“A Spiritual Giant,” New Era, Oct. 1990, 35
The heat was sweltering and the rain was coming down in torrents. Still, the missionaries continued down the road, a mix of perspiration and rain rolling off their backs and faces. To their left and right they passed the humble houses of the people of Hong Kong.
Knocking on the plywood doors of these homes, Elder Tavita Sagapolu seemed a giant. Standing six feet tall and weighing 265 pounds, the college-football-star-turned-full-time-missionary towered over most of the people in this city. And now, he discovered he towered over their homes too. The buildings only came up to his chin.
After approaching one of the houses, Tavita’s more experienced companion, who had been on his mission several months, turned to the young Samoan man and offered him the door. It would be Tavita’s first door since arriving in Hong Kong, an experience that would remain with him throughout his life.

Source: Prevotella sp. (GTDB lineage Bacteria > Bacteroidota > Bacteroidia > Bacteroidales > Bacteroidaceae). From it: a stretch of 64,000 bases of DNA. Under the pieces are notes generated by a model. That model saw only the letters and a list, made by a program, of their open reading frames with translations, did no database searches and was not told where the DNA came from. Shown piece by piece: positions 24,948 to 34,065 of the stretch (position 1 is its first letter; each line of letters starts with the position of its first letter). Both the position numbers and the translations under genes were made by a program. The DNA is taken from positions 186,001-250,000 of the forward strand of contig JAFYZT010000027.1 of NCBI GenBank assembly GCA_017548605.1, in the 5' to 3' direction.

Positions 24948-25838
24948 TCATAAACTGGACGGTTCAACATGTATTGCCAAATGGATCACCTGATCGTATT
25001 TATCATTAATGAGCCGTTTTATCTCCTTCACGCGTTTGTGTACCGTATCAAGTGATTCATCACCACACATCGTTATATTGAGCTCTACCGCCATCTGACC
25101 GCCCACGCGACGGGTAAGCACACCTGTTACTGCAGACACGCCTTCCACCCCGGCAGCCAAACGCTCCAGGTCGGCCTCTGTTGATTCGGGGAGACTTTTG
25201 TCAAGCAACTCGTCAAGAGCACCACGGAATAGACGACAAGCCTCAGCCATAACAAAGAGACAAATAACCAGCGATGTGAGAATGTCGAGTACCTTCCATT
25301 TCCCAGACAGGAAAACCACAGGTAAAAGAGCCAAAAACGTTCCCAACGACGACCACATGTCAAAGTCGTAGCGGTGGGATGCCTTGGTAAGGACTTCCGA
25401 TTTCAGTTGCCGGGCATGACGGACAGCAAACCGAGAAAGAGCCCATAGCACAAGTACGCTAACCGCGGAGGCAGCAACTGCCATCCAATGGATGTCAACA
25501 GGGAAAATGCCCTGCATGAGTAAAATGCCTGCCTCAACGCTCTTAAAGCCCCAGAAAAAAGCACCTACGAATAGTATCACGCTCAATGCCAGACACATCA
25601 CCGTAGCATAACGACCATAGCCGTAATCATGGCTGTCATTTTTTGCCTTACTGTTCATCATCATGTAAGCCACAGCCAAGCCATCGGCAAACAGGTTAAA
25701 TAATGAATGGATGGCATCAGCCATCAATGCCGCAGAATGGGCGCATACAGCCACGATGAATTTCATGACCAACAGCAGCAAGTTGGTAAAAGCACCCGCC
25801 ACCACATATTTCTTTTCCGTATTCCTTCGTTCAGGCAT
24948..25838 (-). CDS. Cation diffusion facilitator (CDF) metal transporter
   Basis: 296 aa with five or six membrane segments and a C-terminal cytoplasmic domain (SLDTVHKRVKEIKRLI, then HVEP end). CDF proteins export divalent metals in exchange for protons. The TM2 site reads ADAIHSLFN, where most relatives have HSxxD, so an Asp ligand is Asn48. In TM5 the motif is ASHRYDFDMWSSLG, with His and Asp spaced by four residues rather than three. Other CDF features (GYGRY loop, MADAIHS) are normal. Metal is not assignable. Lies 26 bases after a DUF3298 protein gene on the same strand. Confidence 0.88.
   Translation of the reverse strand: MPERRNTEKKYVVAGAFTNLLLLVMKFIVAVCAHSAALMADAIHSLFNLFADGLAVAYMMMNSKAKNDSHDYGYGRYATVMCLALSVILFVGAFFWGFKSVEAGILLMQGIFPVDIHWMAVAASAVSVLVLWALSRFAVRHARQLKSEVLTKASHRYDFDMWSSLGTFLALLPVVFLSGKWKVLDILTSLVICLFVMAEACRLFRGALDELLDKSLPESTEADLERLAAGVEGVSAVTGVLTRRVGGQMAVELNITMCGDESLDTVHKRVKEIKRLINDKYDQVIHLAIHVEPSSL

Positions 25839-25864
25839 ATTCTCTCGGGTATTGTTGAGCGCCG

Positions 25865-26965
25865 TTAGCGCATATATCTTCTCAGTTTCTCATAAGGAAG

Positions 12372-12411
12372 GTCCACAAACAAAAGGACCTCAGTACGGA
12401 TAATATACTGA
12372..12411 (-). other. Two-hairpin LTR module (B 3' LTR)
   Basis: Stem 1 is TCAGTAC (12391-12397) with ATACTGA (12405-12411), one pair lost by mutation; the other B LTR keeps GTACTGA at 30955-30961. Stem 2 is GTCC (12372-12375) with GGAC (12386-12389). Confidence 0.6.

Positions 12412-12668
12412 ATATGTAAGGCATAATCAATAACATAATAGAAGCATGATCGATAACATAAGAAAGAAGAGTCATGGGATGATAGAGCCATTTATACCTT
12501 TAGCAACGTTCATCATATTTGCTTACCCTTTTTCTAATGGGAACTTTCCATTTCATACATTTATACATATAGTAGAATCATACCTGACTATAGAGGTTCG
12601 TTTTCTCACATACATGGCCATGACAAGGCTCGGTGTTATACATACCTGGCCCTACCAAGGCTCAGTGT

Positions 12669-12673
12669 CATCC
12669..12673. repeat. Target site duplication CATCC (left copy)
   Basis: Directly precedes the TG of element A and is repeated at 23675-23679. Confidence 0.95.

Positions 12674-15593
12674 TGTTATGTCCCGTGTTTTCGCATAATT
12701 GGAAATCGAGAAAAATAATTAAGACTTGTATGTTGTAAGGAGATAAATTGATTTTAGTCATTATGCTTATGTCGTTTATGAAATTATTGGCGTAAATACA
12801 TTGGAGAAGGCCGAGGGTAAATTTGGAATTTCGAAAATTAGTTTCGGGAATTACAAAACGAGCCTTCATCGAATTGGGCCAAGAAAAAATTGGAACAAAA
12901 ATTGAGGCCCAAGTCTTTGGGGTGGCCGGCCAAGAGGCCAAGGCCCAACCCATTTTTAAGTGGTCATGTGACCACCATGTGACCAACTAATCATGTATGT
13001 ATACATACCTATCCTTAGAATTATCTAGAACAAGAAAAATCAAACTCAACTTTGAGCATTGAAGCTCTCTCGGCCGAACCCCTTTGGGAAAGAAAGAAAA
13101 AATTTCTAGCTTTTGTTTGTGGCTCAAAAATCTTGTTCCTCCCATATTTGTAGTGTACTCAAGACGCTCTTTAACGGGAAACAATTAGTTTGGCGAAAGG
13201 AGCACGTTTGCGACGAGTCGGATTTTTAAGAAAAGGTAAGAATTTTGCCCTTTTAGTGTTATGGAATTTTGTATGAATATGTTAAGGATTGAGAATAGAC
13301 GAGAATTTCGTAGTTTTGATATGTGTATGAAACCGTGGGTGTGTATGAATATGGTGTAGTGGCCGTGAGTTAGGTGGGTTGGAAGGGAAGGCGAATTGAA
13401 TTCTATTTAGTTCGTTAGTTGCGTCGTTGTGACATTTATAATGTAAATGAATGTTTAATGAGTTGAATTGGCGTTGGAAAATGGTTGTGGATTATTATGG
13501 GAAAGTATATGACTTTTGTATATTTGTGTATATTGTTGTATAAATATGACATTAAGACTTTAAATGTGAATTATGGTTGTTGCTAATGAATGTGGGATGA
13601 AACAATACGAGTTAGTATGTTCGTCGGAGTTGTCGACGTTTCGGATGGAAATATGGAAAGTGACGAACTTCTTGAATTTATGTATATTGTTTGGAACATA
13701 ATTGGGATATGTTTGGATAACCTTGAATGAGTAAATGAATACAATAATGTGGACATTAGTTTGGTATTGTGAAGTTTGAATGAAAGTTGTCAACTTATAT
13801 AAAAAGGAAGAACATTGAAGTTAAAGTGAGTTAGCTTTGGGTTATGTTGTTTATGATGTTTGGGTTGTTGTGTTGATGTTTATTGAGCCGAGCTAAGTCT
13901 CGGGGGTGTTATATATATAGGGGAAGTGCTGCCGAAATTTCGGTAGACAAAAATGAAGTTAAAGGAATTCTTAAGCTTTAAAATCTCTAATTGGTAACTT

Tavita shook with nervousness as he prepared to knock. “My mouth went dry and refused to open,” he recalls. Nonetheless, he mustered the courage to approach the door, a door so small he had to kneel down to knock.
“As I was kneeling there, I forgot how strong I was. I didn’t even have to knock—my hand was shaking so much that all I had to do was put my arm up to the door.” Before Tavita knew what was happening the door fell in under the weight of his arm. Panic swept through him as he tried to put the door back on its hinges before anyone came.
Suddenly, an elderly woman appeared at the door. When she opened it, it fell on her. She came out screaming. “I grabbed my companion and put him in front of me. I said ‘Here, talk to him!’ The memory of that little old woman’s face after the door fell down will always be with me.” Now, when he recalls the episode, Tavita chuckles.